Hooking Kids on Reading Starts with Picking the Right Lure

By Dr. L. Robert Furman, principal, South Park Elementary Center, South Park, Penn.

What the Research Shows on eReaders

The 2012 Kids & Family Reading Report had surprising things to say about kids and eReaders:

  • The percent of children who have read an ebook has almost doubled since 2010.
  • Among children who have read an ebook, one in five says he or she is reading more books for fun. Boys are more likely to agree than girls.
  • Half of children ages 9 to 17 say they would read more books for fun if they had access to ebooks, a 50 percent increase since 2010.
  • Seventy-five percent of kids who have read an ebook are reading them at home, with about one in four reading them at school.
  • Kids say that ebooks are better than print books when they don’t want their friends to know what they’re reading, and when they’re out and about.
If you fish, you know different fish take different bait. You’re not going to catch a shark with bread on your hook, and you won’t dump a bucket of chum into a lake to catch a catfish. Different fish respond to different bait and lures. The same holds true with students and reading.

The only inspiration avid readers may need is enough light to read by. Not so with reluctant readers, who require a little more energy and creativity. Here are some ways parents and educators can get a reluctant reader hooked on reading.
  1. Introduce your reluctant reader to eReaders. eReaders such as Scholastic’s free Storia® app, Kindles®, and Nooks® all give students the ability to remain anonymous, so no stigma is attached to what they’re reading. Without the stigma, they can read anything – books generally considered appropriate to the opposite gender, books that are too easy, or books that are too hard. Portability is another nice characteristic of eReaders. A soccer player who spends a lot of time traveling to and from games and practices can use that travel time for reading in any light. eReaders give kids 24/7 access not just to books but to an entire library, so they’re the ultimate in terms of choice and access.

  2. Help students find books. Some teachers will say students aren’t reading in their free time or designated reading time. This prompts me to ask, whose fault is that? A reluctant reader isn’t likely to go find a book on his own from the library or Book Fair. He needs his teacher or parent to help him. This is another way to take advantage of eReaders, which allow kids to pluck through libraries until they find something that sparks their interest. And because they’re electronic, they add a bit of entertainment into the mix. You can also help kids identify books they want to read using another nifty piece of technology, the brand-spanking new Book Fairs App. It helps identify books for various reading, age and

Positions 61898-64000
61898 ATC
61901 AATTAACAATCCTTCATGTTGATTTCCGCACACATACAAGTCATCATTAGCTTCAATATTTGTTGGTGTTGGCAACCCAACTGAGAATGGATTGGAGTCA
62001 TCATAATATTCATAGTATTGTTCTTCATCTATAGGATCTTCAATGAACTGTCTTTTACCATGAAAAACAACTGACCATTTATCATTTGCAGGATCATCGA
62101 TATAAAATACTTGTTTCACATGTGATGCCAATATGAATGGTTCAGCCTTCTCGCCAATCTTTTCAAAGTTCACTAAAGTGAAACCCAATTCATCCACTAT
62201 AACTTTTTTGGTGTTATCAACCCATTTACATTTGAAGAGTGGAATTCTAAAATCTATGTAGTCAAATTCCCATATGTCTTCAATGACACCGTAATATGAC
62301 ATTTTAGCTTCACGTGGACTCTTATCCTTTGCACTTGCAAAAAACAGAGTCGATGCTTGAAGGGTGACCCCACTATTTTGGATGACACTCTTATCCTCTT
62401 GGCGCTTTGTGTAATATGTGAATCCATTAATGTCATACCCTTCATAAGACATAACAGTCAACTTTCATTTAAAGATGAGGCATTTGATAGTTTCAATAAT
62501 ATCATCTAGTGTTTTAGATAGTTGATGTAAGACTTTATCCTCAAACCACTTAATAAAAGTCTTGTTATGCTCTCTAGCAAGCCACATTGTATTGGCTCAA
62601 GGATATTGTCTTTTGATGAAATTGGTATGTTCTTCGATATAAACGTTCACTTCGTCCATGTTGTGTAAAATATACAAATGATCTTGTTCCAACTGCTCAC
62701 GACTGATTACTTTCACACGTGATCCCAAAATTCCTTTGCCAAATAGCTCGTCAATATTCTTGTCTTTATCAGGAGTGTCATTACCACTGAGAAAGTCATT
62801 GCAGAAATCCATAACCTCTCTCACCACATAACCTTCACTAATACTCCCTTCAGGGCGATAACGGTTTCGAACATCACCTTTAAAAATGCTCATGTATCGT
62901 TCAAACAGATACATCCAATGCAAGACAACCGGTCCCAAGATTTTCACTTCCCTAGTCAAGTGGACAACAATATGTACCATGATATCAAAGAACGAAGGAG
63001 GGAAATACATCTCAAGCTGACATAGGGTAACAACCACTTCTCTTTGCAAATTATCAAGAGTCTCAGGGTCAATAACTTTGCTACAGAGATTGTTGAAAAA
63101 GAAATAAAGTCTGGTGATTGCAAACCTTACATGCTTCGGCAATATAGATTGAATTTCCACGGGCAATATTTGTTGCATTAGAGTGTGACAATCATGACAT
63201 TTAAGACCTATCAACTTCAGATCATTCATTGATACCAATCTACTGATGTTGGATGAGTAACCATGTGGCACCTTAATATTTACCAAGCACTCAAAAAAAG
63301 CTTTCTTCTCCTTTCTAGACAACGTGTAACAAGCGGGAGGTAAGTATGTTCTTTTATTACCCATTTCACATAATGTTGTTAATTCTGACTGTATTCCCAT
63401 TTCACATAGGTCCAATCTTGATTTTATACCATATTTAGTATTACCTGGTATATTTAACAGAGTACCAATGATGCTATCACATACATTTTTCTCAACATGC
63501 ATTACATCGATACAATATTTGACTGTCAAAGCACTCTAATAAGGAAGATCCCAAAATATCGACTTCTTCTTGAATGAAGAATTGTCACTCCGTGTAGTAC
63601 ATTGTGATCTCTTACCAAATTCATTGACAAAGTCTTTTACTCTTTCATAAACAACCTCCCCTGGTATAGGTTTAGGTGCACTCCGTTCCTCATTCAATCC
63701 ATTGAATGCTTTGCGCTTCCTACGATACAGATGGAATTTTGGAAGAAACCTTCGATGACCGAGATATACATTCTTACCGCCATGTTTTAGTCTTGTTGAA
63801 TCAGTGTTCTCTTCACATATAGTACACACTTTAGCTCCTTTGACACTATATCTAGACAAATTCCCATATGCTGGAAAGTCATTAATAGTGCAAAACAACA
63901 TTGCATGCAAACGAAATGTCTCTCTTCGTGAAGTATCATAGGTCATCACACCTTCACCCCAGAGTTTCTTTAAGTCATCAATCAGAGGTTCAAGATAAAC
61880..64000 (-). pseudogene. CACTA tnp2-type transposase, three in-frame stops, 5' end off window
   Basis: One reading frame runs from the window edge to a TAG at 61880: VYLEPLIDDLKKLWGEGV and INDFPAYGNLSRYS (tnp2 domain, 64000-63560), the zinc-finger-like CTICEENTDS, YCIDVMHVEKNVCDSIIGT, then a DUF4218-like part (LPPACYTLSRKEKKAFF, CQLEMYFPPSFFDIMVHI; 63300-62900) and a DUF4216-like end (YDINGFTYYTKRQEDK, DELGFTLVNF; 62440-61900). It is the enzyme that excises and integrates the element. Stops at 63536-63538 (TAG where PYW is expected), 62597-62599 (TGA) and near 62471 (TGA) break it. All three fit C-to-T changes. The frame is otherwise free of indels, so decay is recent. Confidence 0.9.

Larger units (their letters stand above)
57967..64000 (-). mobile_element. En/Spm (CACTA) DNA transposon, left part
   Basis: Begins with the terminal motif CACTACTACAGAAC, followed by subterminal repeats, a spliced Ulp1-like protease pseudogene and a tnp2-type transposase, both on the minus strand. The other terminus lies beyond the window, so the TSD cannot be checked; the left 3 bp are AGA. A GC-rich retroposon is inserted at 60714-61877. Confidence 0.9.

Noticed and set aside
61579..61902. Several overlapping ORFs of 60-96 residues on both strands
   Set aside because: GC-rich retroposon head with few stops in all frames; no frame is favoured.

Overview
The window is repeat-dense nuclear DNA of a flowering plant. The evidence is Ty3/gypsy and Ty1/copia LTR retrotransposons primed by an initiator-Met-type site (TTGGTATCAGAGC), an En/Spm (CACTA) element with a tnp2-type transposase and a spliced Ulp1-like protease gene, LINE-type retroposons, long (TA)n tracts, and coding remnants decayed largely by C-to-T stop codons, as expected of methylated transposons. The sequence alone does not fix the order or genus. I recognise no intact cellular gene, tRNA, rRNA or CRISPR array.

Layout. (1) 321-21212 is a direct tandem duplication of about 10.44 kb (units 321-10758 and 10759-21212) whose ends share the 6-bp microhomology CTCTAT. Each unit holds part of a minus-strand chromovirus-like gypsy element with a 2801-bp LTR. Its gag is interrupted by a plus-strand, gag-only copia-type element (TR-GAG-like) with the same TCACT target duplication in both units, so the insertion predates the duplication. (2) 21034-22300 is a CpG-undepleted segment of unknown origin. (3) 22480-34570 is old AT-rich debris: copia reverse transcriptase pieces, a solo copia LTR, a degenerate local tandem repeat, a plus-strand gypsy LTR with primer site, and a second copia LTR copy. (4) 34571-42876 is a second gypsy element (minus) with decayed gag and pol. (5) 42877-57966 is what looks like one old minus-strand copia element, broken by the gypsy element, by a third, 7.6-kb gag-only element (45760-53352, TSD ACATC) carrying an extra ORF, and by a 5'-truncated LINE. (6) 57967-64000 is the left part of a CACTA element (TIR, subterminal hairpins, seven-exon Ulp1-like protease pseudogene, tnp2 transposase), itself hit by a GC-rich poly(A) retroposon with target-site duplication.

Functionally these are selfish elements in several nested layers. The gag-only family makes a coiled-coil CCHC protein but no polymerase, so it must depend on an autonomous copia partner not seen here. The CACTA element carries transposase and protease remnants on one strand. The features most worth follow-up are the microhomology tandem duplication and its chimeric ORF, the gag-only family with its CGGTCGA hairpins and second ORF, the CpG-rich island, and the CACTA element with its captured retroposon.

grade levels; lets you watch videos or podcasts; allows you to read a book summary; provides the price and other pertinent information; and even lets you create wish lists. Every teacher and parent at your school needs to take advantage of this cool new tool, but they may not know it’s out there if you don’t tell them. Do it. You can also call upon the help of an old friend, Book Wizard, which has a book search engine and a Leveled Search function, along with a BookAlike feature that helps students find books similar to ones they like.

  3. Don’t be a Debbie Downer. If a typically reluctant reader comes to you and says, “I want to read this 1,000-page Harry Potter book,” don’t be that person who says, “But you can’t.” instead be the person who says, “Absolutely!” Then find a way to help that child succeed – either by reading it along with him, giving him a peer as a reading buddy, or by hooking that student up with an audiobook (even if you have to record it yourself using a sound recorder) so the child can follow along with the recording.

All this involves being an advocate for the child. That may take time and patience, but the investment will reap a lifetime of rewards.

Dr. Furman is a guest blogger for The Huffington Post and the author of Instructional Technology Tools: A Professional Development Plan and the upcoming title Motivating Reluctant Readers. He also was recently named one of NSBA Technology Leadership Network’s “20 to Watch” leaders. Email tips or questions to him at Rob@FurmanR.com, or text him directly at 412-999-0449. Follow him on Twitter @DrFurman.
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